NEWPORT CITY -- A young defendant facing 23 criminal charges is asking the court to suppress the statements he made to a Newport City Police officer prior to being issued his Miranda warnings.

At multiple arraignments over the past year, Joshua Mandigo, 18, has pleaded not guilty to serious charges like burglary, operating a vehicle without the owner's permission, possessing stolen property, and attempting to obstruct justice in order to intimidate or impede a witness.

He's facing 16 counts of violating conditions of release, 15 of which refer to Mandigo allegedly breaking his court-ordered 24-hour curfew. One of those counts is for allegedly possessing a knife.

The motion to suppress is filed in a case in which Hoagie's owner Chris Duncan observed, on security footage, two people rummaging around in his business after hours Feb. 12. In that case, Mandigo is alleged to have taken part in the burglary, to have taken Duncan's Chevy Tahoe without permission, and to have stolen about $300 from a cash box at the restaurant.

Also in that case, filed by Newport City Police officer Royce Lancaster, Mandigo is also alleged to have been in possession of Charles Dumas' stolen .308 Savage rifle and cigarettes stolen from the East Main General Store.

Lancaster wrote in his affidavit that Mandigo, when questioned, admitted that he knew what was stolen from Hoagie's, that he was in the Tahoe when it was stolen, that the stolen cash box had been dumped over a bank on the way to Orleans, and that he'd obtained cigarettes he knew were stolen from the burglar.

The motion to suppress was filed by Jill Jourdan and Zach Weight of Northeast Kingdom Law Aug. 15. The public defenders wrote that the circumstances of the interrogation violated Mandigo's Fifth Amendment rights under the U.S. Constitution and his Article 10 rights under the Vermont Constitution.

Over a nine-day investigation, Lancaster made it obvious to numerous witnesses, through statements and questions, that Mandigo was a suspect in the burglary, Jourdan and Weight wrote.

When Lancaster went to Shannon Webb's Outlook Street home Feb. 21, it was because he was aware Mandigo lived there, and all of his questions to Webb revolved around Mandigo's role as a suspect.

When Mandigo was picked up for questioning Feb. 21, he was patted down for weapons in the presence of two police officers, transported by cruiser to the police department, and escorted to the processing room before being told he was free to leave.

"Mr. Mandigo sat in this police-dominated atmosphere for a total of six hours," the attorneys wrote.

The issue, the attorneys wrote, is whether the court believes the circumstances rise to the level of a custodial interrogation. If the court finds so, then absent the reading of Miranda rights to Mandigo, his statements must be suppressed.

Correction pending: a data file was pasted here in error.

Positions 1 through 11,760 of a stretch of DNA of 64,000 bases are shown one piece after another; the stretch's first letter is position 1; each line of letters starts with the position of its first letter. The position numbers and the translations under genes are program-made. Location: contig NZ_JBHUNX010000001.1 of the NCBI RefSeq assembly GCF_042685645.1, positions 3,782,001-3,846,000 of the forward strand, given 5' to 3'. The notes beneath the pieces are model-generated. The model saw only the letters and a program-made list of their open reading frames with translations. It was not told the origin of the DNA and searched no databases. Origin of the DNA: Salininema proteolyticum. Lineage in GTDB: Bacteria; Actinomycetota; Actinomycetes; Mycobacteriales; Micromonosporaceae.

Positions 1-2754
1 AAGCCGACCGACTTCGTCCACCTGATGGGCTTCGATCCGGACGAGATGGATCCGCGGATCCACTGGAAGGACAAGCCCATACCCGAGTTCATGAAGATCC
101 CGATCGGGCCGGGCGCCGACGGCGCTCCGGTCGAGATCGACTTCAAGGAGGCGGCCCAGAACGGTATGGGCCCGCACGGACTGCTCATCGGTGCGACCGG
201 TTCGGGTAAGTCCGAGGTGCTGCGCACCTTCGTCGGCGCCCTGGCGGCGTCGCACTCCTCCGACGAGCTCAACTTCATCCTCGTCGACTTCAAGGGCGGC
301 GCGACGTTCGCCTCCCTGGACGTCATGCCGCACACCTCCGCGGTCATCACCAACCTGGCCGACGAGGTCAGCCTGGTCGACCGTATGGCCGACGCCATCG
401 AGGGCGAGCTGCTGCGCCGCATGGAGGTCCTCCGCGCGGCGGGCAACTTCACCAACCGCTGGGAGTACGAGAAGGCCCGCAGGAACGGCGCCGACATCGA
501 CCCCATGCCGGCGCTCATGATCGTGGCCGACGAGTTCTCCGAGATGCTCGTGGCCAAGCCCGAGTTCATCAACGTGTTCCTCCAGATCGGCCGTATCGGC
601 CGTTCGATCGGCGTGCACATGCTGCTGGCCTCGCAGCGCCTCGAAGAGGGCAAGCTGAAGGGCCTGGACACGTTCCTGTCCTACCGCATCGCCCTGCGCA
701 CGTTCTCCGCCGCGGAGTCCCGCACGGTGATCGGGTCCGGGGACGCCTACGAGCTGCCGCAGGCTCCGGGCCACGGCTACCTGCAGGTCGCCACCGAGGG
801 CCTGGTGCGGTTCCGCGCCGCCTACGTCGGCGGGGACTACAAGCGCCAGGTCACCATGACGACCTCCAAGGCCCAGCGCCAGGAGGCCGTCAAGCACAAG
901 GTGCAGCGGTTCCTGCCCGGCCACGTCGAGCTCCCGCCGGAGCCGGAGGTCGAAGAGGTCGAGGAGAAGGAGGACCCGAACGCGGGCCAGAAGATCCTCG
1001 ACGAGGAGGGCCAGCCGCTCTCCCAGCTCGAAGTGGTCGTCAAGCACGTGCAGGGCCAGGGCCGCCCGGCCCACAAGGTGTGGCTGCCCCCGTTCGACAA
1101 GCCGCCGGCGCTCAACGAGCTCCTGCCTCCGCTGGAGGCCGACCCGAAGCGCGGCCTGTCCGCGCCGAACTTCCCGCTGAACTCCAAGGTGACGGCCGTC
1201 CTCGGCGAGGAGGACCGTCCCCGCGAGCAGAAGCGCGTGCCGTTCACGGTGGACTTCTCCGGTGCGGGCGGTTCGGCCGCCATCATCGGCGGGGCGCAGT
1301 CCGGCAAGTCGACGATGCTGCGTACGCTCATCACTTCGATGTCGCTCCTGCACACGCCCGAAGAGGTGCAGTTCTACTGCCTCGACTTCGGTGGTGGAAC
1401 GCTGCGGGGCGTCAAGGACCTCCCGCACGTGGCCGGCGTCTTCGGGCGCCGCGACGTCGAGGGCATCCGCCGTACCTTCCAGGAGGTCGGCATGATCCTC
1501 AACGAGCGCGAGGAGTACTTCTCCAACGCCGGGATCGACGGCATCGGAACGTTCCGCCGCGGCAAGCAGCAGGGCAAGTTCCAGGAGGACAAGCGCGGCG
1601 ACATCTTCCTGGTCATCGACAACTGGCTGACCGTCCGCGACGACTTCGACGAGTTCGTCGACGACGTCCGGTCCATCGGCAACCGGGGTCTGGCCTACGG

Mandigo was brought in and told by Lancaster that there was video showing him burglarizing the restaurant. Lancaster told Mandigo repeatedly to be honest.

After an hour, Lancaster told Mandigo he needed to see if Mandigo would be arrested or cited and released, and Lancaster placed Mandigo in handcuffs and told him he was not free to leave.

Forty-five minutes later Lancaster returned to read the charges to Mandigo and tell him he needed to speak to a judge about bail.

Three hours after the interrogation began, another officer entered the room and administered Mandigo's Miranda warnings.

Mandigo sat in handcuffs for another three hours before being brought to Northern State Correctional Facility.

"It is clear that Mr. Mandigo was subjected to a custodial interrogation," Jourdan and Weight wrote.

Quoting from U.S. Supreme Court decisions, Jourdan and Weight wrote that it is "obvious that such an interrogation environment is created for no purpose other than to subjugate the individual to the will of the examiner" and that custodial interrogations "contain inherently compelling pressures which work to undermine the individual's will to resist and to compel him to speak where he would not otherwise do so freely."

State's Attorney Alan Franklin responded by writing, "Here, the defendant was told at the outset, when brought to the police station for questioning, that he was free to leave, and that he understood."

"It [is] difficult to find a custodial interrogation occurring when the individual is told he was free to leave," Franklin wrote.

At a hearing last Wednesday, after Franklin and Weight agreed to submit the processing room footage, Judge Timothy Tomasi said, "I think it's a horrible way to proceed on a motion like this."

If the state was not planning on proceeding with "actual evidence from an actual person," Tomasi said he would need a supplemental outline of facts regarding the motion from the state.

Basing the decision on just his viewing of the footage would force the court to make its own arguments for each side, something not within the court's purview, Tomasi said.

Mandigo, whose juvenile crimes from 2012 were adjudicated in juvenile court when he was in the custody of the Department for Children and Families, has been held without bail since Aug. 29 after situations in which his parents and friends of the family were unable to force his compliance with conditions of release.

So far, Tomasi has not found suggested custodians appropriate for Mandigo's release.

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